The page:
It was a long way for me to reach the stage, when my parents accept the idea of me going to India alone. They didn’t like it, but they had a confidence that I will manage fine. It was years of other destinations and talks, my constant exchange projects and conferences abroad.
There is always a generation gap with parents and different views with spouses and siblings, but the fact is, even when your relatives take strict decisions or try to talk you out of doing something, they care about you, but in their own way. There are a few things you can do to bridge this gap.
During my first solo trips, I made accommodation bookings in advance and left the guesthouse contacts to my family. Also, I sent the copy of my tickets, so they can look for the flights online in case there are delays or cancellations.
When you are going abroad alone, it’s really important to keep someone up with your plans. For instance, once I land in a new country, I connect to public wifi within an hour and give an update to my family that everything is right.
Occasionally I send them pics in the evenings to share experience and sides of the country which might be skipped by the provocative media.
These are very small details which don’t really take much effort. At the same time, they make such a huge difference in treating you as a responsible adult. It might be easier for you if you come from an open-minded culture or harder if you live in a more conservative society. In any case, I recommend investing effort and time to explain your views to people you care about.
Take care of your health during the trip
Try not to go by the YOLO tag too much during your first trip. Your main goal of the first trip is to get comfortable in handling this whole experience by yourself.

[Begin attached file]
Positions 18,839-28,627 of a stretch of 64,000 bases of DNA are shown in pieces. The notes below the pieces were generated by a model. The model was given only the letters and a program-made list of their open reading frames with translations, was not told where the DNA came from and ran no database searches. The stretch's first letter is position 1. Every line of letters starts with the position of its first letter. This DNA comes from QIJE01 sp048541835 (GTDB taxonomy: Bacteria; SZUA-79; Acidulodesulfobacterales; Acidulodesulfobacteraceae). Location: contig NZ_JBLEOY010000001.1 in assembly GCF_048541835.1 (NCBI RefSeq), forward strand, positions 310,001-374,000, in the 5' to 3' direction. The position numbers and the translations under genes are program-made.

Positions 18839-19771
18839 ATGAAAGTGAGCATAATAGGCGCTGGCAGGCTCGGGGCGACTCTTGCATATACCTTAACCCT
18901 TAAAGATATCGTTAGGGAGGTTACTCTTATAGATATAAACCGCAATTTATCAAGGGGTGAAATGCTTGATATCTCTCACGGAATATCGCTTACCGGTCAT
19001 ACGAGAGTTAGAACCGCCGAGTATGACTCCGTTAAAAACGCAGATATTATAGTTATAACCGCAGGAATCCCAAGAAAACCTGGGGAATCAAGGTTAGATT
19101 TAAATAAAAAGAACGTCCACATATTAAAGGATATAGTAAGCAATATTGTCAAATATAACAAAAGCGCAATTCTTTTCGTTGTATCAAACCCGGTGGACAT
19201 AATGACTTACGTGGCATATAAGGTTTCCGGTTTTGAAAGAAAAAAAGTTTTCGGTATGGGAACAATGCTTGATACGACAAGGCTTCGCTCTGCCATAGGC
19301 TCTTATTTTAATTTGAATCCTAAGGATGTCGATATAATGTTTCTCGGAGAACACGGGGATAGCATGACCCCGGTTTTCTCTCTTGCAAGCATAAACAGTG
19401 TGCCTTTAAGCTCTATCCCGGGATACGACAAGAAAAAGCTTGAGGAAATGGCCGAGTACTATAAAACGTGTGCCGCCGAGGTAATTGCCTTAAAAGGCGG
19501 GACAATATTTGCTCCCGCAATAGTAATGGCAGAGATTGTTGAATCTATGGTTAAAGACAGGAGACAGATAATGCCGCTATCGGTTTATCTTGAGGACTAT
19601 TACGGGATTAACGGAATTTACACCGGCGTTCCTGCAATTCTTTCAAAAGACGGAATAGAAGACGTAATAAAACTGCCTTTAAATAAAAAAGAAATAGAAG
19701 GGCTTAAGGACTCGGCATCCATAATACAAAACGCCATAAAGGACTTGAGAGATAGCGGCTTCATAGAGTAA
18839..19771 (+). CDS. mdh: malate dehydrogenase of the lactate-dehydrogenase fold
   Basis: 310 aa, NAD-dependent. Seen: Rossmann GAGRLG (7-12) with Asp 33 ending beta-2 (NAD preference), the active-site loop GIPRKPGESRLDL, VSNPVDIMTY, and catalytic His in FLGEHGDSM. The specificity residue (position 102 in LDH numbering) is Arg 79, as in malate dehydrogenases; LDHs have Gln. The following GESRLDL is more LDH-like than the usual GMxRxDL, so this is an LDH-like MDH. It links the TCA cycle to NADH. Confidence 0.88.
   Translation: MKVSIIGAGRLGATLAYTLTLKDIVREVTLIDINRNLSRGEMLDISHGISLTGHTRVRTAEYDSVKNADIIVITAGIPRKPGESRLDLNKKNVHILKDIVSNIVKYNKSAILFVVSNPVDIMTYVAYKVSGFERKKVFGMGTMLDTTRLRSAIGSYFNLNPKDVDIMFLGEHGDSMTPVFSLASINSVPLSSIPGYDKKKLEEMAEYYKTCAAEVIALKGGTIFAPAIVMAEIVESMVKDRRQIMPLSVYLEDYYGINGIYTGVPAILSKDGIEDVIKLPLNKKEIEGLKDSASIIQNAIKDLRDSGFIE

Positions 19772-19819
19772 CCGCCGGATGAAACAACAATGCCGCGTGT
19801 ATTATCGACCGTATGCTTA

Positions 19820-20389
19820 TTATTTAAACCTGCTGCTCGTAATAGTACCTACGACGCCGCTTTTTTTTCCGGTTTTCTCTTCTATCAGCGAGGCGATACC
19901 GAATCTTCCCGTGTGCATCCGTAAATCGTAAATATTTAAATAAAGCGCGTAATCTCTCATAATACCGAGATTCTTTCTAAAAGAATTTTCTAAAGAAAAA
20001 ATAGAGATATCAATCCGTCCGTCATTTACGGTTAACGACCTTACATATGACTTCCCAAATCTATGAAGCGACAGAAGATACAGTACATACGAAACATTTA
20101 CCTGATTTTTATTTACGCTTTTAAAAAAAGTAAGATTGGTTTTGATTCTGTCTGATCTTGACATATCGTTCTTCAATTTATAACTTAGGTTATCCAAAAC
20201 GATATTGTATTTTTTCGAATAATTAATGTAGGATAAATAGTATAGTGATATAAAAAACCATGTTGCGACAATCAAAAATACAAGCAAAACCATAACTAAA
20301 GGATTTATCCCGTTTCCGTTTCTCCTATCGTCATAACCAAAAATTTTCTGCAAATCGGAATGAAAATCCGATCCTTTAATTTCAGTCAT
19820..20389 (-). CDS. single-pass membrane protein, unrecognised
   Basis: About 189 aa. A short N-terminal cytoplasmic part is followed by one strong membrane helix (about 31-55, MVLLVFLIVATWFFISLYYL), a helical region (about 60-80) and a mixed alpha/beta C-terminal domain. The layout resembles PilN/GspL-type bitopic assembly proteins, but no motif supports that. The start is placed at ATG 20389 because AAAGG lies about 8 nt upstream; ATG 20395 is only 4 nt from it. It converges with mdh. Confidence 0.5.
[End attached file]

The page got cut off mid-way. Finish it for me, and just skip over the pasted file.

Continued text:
While it’s tempting to try all new food, attend those awesome night parties and climb a cool viewpoint, try to find a balance. Good amount of sleep is important to keep you fresh and excited, good diet (no McDonald’s isn’t a good diet even if it’s present almost everywhere) and weather precautions can make a huge difference in your experience.
Plan experiences around people
While blogs covering a city in one day sound exciting, try not to get too overwhelmed with ticking the places off your list.
Despite being an introvert, I have to admit that a right group of people can make your experience more memorable (and vice-versa). Try meeting both foreigner and local people. One of the main advantages of traveling alone is getting a deeper understanding of the destination.
If you are into cultural travel, I strongly recommend choosing a homestay or a small guesthouse managed by the family. Usually, such people are interested in meeting travelers and also open to sharing their culture with you.
Alternatively, if you would like to meet like-minded travelers, consider staying in a hostel. Many hostels have both dorms and private rooms.
Nevertheless, don’t be overly friendly. If your hostel roommates are nice to you, probably they are just trying to make a contact with you as you people will live together for a few days. If a random dude asks you out in the cafe, that’s not done with a sole purpose to make a contact.
Most of the people in the world are genuinely nice or they are neutral and mind their business. But, there are exceptions everywhere.
Controversial thought: all the problems I’ve ever faced with flirting guys or bad mannered men were only in overly touristy destinations. That’s just one of the side outcomes of the over tourism. I never felt more welcomed and safe than in some forgotten villages and offbeat places of South Asia.
Enjoy your experience
Solo travel is a skill – you need to put an effort to develop it. Nevertheless, it’s one of the most rewarding experience that can help you understand yourself better and give you the inner confidence.
At the same time, YOU are the master of your experience and you can build your trip as you want in any schedule and budget. Enjoy this freedom to be YOU!
Repeat the same in more exotic destinations
After the first trip, you will feel more confident in planning a trip again. Why not to try another continent next time? The world is big and only sky is the limit!
Now there is a good chance you met some people abroad who crushed a chunk of stereotypes created by the media. After each trip, you will become open to more destinations which might have sounded scary and unreachable before.
Hope these tips will help you prepare for your first solo trip. If you are a fellow traveler, what else would you suggest?